Epidemiology of mortality related to Chagas' disease in Brazil, 1999-2007

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Background: Chagas' disease is an important neglected public health problem in many Latin American countries, but population-based epidemiological data are scarce. Here we present a nationwide analysis on Chagas-associated mortality, and risk factors for death from this disease. Methodology/Principal Findings: We analyzed all death certificates of individuals who died between 1999 and 2007 in Brazil, based on the nationwide Mortality Information System (a total of 243 data sets with about 9 million entries). Chagas' disease was mentioned in 53,930 (0.6%) of death certificates, with 44,537 (82.6%) as an underlying cause and 9,387 (17.4%) as an associated cause of death. Acute Chagas' disease was responsible for 2.8% of deaths. The mean standardized mortality rate was 3.36/100.000 inhabitants/year. Nationwide standardized mortality rates reduced gradually, from 3.78 (1999) to 2.78 (2007) deaths/year per 100,000 inhabitants (-26.4%). Standardized mortality rates were highest in the Central-West region, ranging from 15.23 in 1999 to 9.46 in 2007 (-37.9%), with a significant negative linear trend (p = 0.001; R 2 = 82%). Proportional mortality considering multiple causes of death was 0.60%. The Central-West showed highest proportional mortality among regions (2.17%), with a significant linear negative trend, from 2.28% to 1.90% (-19.5%; p = 0.001; R 2 = 84%). There was a significant increase in the Northeast of 38.5% (p = 0.006; R 2 = 82%). Bivariable analysis on risk factors for death from Chagas' disease showed highest relative risks (RR) in older age groups (RR: 10.03; 95% CI: 9.40-10.70; p<0.001) and those residing in the Central-West region (RR: 15.01; 95% CI: 3.90-16.22; p<0.001). In logistic regression analysis, age ≥30 years (adjusted OR: 10.81; 95% CI: 10.03-10.65; p<0.001) and residence in one of the three high risk states Minas Gerais, Goiás or the Federal District (adjusted OR: 5.12; 95% CI: 5.03-5.22, p<0.001) maintained important independent risk factors for death by Chagas' disease. Conclusions/Significance: This is the first nationwide population-based study on Chagas mortality in Brazil, considering multiple causes of death. Despite the decline of mortality associated with Chagas' disease in Brazil, the disease remains a serious public health problem with marked regional differences. © 2012 Martins-Melo et al.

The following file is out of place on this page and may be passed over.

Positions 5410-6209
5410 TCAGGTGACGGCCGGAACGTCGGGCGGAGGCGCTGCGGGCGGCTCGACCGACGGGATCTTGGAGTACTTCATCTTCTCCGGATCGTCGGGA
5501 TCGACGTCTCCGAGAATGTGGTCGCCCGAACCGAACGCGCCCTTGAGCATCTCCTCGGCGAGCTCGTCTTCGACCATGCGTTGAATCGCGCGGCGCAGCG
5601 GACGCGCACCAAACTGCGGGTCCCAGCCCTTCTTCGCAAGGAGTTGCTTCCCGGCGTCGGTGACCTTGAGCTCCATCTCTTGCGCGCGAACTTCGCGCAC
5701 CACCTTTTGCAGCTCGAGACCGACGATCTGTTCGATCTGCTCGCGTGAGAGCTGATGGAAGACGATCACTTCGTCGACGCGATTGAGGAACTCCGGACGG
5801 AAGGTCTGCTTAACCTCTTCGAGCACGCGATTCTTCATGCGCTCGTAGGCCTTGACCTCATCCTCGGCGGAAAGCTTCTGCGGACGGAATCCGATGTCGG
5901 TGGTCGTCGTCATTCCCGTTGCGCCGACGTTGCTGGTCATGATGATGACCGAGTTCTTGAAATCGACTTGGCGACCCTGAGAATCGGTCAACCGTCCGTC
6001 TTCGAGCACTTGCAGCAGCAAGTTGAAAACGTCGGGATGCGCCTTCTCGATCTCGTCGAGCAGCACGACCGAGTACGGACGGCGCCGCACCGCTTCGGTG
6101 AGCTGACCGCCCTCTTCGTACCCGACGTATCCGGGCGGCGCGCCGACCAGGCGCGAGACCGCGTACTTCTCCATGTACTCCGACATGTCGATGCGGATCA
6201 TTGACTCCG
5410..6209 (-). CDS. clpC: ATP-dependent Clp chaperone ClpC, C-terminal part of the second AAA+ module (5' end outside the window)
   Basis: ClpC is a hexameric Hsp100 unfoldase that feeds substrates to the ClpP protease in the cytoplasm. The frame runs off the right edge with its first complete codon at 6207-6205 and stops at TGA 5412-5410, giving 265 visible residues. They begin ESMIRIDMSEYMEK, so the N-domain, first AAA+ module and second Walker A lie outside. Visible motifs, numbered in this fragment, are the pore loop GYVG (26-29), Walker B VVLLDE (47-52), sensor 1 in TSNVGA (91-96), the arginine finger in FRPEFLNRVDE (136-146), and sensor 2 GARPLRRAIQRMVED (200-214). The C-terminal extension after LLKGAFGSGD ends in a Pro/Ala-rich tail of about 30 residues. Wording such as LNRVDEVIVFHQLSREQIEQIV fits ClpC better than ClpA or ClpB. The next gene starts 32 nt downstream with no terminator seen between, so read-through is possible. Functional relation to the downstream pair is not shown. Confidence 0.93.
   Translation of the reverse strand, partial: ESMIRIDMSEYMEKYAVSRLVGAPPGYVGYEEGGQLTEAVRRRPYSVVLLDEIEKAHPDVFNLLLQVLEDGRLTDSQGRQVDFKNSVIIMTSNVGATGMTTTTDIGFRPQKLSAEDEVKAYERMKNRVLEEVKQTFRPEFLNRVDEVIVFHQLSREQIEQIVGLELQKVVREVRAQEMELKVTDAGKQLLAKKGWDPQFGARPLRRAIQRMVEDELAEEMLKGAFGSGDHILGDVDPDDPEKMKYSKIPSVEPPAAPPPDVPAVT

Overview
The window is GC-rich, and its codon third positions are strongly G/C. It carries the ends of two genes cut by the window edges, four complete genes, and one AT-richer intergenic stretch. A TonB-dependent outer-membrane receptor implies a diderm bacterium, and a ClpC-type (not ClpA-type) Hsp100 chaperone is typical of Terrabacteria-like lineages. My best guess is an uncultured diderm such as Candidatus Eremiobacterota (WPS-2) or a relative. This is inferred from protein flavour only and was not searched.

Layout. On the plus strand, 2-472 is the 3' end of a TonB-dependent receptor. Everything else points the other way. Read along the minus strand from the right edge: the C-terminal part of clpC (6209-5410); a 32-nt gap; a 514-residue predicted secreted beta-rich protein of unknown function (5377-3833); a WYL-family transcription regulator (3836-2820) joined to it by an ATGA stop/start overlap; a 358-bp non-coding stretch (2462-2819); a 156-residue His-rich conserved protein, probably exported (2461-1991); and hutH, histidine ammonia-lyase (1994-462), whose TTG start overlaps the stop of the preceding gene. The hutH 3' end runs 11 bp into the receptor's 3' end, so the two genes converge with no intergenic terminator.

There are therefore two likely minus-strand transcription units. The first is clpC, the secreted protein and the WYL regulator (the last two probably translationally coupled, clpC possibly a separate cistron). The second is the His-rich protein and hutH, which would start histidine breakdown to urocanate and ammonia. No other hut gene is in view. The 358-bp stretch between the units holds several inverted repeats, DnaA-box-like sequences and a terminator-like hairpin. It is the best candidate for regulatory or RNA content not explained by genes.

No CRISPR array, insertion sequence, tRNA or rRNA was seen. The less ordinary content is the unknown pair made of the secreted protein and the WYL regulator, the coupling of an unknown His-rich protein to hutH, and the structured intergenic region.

Martins-Melo, F. R., Alencar, C. H., Ramos, A. N., & Heukelbach, J. (2012). Epidemiology of mortality related to Chagas’ disease in Brazil, 1999-2007. PLoS Neglected Tropical Diseases, 6(2). https://doi.org/10.1371/journal.pntd.0001508

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